We are thinking of you All The Time, and our hearts are with you every moment. Listening to the news all day every day, googling for Tsukuba & Ibaraki – waiting & hoping to see you post again – I’ve been SO Worried about you all. I’m Very Glad you are mostly safe – but just the thought of all those aftershocks makes *me* dizzy! Thanks for the acupressure – I tend to be kinda “dizzy” myself sometimes… har.

    We are especially sad here in my hometown, as our Sister City, Otsuchi has been devastated… We share the same latitude, and the Bay is more lovely even than ours. Now I can barely stand to look at it… Any info/images of Otsuchi are Greatly Appreciated – Avi has my e-mail address, so please send to him. Our prayers are with you constantly. Sending You Much Comfort, Compassion, Friendship.

    loads o’ gentle love,
    from “The Other Edge”
    aka ‘Flower Mountain’
    [please send kanji & pronunciation? oh, thanks forever thanks!]

    please, if convenient – I’m very interested in the area of Matsushima Bay, its exceptional beauty, culture, temples, etc. I’ve tried to google for lovely images and also for news of the outcome there of the quake & tsunami. Can anyone provide a few good links for me about Matsushima? !Arigato!

    Please Take VERY GOOD CARE of Your Sweet Selves.

  • Mamoru Shimizu says:

    Near the area in which I live in Tsukuba,
    Two supermarkets are selling 2 liter Pet-bottles of water, one or two for each customer, with a written explanation about the situation. The situation is better compared to yesterday (sold out). Toilet paper is in full stock, with no limits on sales.

    It reminds me of 1973, when the Yom Kippur War ( The Fourth Middle Eastern War, in Japanese) broke out, and the oil embargo occurred. At that time people rushed to buy toilet paper and detergent even though they had no connection at all to oil. A toilet-paper panic.

    In our house we always keep some stock of these materials for this kind of disaster (common sense for some Japanese people like my elder daughter who is extremely earthquake-savvy: we felt much gratitude for her help at this time).

  • Mamoru Shimizu says:

    The Mayor of Otsuchi Town in Iwate Prefecture, Mr. Kato Koki was found dead after the earthquake on March 20th.
    • According to the Iwate Prefectural Government, there are 463 persons are dead and 1032 missing from the town. In addition, 5992 person’s are taking shelter in 41 different asylums. There is great damage all over the town. The 3 story high hospital which was damaged by the Tsunami up to the second floor could not be used.
    • Almost all houses in the town were severely damaged.
    • A relief headquarters has been set up at the central town hall.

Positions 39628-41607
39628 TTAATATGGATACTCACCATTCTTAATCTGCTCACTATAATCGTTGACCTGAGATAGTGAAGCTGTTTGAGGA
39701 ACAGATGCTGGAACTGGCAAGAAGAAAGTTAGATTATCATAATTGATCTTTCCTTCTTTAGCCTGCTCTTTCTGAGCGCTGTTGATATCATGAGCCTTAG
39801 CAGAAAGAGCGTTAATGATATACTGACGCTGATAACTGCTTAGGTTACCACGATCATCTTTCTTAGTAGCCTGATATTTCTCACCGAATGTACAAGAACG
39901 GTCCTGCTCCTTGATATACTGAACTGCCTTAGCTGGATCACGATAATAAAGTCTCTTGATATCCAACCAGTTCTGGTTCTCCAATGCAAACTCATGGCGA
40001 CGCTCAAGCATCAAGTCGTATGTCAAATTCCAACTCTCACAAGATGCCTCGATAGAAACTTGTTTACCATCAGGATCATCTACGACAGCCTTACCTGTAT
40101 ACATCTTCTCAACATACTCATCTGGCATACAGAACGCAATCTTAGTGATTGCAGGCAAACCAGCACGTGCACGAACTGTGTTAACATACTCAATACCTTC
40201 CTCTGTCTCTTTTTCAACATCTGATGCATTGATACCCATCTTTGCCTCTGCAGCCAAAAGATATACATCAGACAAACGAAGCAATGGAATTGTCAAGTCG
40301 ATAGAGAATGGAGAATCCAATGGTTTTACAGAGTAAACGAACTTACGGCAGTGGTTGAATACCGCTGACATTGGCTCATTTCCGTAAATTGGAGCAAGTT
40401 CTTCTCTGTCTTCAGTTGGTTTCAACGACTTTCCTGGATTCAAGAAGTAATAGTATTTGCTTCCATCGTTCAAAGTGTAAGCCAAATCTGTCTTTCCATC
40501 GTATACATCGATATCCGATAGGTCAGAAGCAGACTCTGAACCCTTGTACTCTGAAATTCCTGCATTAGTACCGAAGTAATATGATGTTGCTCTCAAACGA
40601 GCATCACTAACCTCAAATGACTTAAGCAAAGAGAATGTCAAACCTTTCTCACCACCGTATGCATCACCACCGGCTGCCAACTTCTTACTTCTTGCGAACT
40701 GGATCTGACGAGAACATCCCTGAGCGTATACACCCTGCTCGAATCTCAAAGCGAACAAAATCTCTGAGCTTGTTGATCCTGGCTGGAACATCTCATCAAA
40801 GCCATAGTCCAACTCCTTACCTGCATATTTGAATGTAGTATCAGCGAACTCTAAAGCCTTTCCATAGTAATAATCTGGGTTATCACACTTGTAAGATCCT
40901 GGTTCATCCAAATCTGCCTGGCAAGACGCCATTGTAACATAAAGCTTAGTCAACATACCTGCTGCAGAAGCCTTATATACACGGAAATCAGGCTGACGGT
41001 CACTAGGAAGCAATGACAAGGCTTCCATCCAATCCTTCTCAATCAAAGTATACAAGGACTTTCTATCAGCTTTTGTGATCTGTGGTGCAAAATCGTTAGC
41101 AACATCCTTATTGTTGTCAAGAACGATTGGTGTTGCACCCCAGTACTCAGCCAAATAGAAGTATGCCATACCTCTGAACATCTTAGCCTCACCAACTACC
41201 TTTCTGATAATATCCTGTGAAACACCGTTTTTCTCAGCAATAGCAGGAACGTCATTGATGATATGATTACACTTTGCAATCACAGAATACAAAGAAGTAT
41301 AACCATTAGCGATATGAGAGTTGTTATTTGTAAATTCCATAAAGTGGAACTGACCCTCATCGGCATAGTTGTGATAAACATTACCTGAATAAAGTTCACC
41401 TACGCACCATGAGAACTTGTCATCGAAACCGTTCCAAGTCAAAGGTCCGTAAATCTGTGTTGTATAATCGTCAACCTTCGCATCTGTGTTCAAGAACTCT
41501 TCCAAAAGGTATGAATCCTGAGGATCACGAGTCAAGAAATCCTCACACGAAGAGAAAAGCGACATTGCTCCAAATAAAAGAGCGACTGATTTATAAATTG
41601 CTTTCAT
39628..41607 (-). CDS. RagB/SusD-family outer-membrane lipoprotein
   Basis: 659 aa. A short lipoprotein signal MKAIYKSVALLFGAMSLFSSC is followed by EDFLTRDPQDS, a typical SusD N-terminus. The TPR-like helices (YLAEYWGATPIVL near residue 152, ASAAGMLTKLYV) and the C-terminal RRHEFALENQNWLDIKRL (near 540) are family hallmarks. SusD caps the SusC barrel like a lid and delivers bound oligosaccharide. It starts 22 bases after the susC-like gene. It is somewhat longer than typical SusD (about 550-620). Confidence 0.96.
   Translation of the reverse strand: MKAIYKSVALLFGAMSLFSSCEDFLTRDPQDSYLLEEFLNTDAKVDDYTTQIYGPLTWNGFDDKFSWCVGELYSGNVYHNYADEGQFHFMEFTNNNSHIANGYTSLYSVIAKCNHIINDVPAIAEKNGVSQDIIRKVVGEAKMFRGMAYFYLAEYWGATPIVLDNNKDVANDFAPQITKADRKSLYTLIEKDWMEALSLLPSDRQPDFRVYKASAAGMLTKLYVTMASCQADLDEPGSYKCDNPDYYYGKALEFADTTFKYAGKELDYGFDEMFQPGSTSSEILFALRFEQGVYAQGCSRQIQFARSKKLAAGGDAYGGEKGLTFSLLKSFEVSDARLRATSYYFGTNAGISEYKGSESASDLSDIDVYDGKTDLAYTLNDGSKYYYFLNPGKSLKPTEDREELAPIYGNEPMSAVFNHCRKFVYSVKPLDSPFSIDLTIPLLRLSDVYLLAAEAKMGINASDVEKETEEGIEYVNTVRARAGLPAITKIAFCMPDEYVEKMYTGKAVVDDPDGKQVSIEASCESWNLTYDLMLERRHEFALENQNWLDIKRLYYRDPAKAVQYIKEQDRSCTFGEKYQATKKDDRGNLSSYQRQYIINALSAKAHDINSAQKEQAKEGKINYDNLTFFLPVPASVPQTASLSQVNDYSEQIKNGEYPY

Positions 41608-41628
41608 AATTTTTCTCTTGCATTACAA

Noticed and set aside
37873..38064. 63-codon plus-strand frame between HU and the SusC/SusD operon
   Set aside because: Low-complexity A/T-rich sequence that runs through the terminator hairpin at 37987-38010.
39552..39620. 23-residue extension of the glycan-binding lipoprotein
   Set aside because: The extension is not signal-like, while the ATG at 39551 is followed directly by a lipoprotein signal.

• Only a small area has electric power now. There is no water supply system working in the city.
    • Telephones are working in some areas.
    • The towns roads have been knocked out and it is only possible to leave in one direction.

  • MioL says:

    Hello Mamoru san. I learned today that the evacuees staying at the kokusaikaigijo in Tsukuba have been told to leave Tsukuba by April 1st. They can go to Ryugasaki if they need.

    What is the situation at the Doho koen gymnasium? Must the evacuees leave there also.

  • Mamoru Shimizu says:

    There is no request that the evacuees in The Doho-koen gymnasium leave.. But they will not accept any more evacuees. Ibaraki prefectural goverment is responsible for these matters.
    So I do not know any detail yet.

  • Mamoru Shimizu says:

    The Doho Koen gymnasium for evacuees will be closed as of April 17th. At present there are 31 evacuees staying there and they will have to leave by then and finf a suitable hotels(if they have lost houses) or Ryugasaki-city’s Tatsunoko-arena(I made a research and found that 21 evauees are staying there). I do not like this decision by Tsukuba City Hall. Why cant they wait not until the nuclear plant situation is under control. If I were an evacuee from Iwaki-city I would have to choose to go back to Iwaki because I wouldnt have any way of knowing about Tatsunoko-arena because the officers of Tsukuba do not explain about it. Apparently they do not even know about it. Nor wpuld I have had access to a PC or internet.
    I am awfully afraid of radioactivity. What about reactors No.s 1,2,3 now? Even though there are so many Japanese enjoying OHANAMI, I am worrying about the nuclear plant in FUKUSHIMA. Bigger than the Three-smile case and less dangerous than Chernobyl?